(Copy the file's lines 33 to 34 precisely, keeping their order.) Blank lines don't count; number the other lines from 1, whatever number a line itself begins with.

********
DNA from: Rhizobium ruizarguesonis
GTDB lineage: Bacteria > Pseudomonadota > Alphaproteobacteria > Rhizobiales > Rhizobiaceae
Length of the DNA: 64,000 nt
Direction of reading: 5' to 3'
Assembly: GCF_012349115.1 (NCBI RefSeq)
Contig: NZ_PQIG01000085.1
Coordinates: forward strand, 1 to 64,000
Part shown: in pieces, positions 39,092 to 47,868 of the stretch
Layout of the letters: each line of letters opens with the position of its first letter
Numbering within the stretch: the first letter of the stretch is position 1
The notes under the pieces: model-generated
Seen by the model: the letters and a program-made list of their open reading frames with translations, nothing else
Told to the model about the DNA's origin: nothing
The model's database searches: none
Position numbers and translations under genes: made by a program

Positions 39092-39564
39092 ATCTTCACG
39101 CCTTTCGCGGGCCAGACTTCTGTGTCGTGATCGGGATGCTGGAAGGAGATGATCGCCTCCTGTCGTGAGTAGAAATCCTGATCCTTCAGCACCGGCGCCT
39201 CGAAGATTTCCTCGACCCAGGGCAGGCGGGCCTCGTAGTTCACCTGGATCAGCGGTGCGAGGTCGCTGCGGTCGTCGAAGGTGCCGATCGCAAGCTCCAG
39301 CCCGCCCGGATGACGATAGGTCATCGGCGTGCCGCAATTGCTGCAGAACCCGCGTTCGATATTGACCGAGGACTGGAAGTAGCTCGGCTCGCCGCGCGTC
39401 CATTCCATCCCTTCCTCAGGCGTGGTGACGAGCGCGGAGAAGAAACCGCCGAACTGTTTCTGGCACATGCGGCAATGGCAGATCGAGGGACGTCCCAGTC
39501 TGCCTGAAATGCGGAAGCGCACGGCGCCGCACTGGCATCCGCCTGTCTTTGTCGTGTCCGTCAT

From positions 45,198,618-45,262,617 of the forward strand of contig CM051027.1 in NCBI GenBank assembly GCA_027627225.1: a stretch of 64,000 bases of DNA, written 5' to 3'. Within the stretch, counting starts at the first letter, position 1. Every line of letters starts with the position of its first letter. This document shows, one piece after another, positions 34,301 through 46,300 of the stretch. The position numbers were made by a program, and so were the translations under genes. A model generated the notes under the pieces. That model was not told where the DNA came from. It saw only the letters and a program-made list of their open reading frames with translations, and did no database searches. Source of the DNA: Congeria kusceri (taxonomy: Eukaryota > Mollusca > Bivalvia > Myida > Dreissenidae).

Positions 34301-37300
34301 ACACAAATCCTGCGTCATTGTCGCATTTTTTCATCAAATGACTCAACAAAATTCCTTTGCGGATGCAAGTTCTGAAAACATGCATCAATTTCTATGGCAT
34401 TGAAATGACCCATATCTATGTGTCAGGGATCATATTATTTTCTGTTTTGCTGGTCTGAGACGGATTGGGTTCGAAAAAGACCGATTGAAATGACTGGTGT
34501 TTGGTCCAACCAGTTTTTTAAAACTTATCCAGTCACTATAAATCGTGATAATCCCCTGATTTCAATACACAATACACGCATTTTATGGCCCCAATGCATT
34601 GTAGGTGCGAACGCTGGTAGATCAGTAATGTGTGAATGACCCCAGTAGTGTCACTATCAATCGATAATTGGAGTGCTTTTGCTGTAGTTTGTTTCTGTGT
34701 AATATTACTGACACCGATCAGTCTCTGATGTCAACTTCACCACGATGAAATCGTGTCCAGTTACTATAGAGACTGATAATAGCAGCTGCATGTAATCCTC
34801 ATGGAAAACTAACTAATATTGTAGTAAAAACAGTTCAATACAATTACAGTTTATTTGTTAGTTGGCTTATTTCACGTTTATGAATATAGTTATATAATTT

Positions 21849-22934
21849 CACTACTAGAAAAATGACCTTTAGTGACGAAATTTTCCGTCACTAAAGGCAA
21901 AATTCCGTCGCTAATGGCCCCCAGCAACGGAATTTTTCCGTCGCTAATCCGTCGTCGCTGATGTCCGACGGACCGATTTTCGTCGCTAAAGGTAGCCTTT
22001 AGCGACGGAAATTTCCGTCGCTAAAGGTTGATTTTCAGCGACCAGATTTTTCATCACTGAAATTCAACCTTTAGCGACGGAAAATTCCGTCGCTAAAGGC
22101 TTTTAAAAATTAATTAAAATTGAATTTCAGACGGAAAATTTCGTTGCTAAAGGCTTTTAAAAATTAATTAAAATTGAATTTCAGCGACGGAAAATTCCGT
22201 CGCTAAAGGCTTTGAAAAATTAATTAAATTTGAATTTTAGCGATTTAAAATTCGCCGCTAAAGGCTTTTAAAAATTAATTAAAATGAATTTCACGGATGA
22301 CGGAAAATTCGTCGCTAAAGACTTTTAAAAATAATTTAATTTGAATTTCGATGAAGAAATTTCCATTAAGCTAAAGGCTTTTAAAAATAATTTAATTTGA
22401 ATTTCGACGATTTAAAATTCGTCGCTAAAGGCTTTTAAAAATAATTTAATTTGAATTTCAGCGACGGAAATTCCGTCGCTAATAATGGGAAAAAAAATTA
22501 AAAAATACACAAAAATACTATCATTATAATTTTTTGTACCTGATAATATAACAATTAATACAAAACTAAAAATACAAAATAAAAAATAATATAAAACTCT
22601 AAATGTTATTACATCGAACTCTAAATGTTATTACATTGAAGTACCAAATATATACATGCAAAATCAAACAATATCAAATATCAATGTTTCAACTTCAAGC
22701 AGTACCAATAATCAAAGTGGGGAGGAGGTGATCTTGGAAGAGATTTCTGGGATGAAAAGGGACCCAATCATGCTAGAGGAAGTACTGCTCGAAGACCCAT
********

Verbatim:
21901 AATTCCGTCGCTAATGGCCCCCAGCAACGGAATTTTTCCGTCGCTAATCCGTCGTCGCTGATGTCCGACGGACCGATTTTCGTCGCTAAAGGTAGCCTTT
22001 AGCGACGGAAATTTCCGTCGCTAAAGGTTGATTTTCAGCGACCAGATTTTTCATCACTGAAATTCAACCTTTAGCGACGGAAAATTCCGTCGCTAAAGGC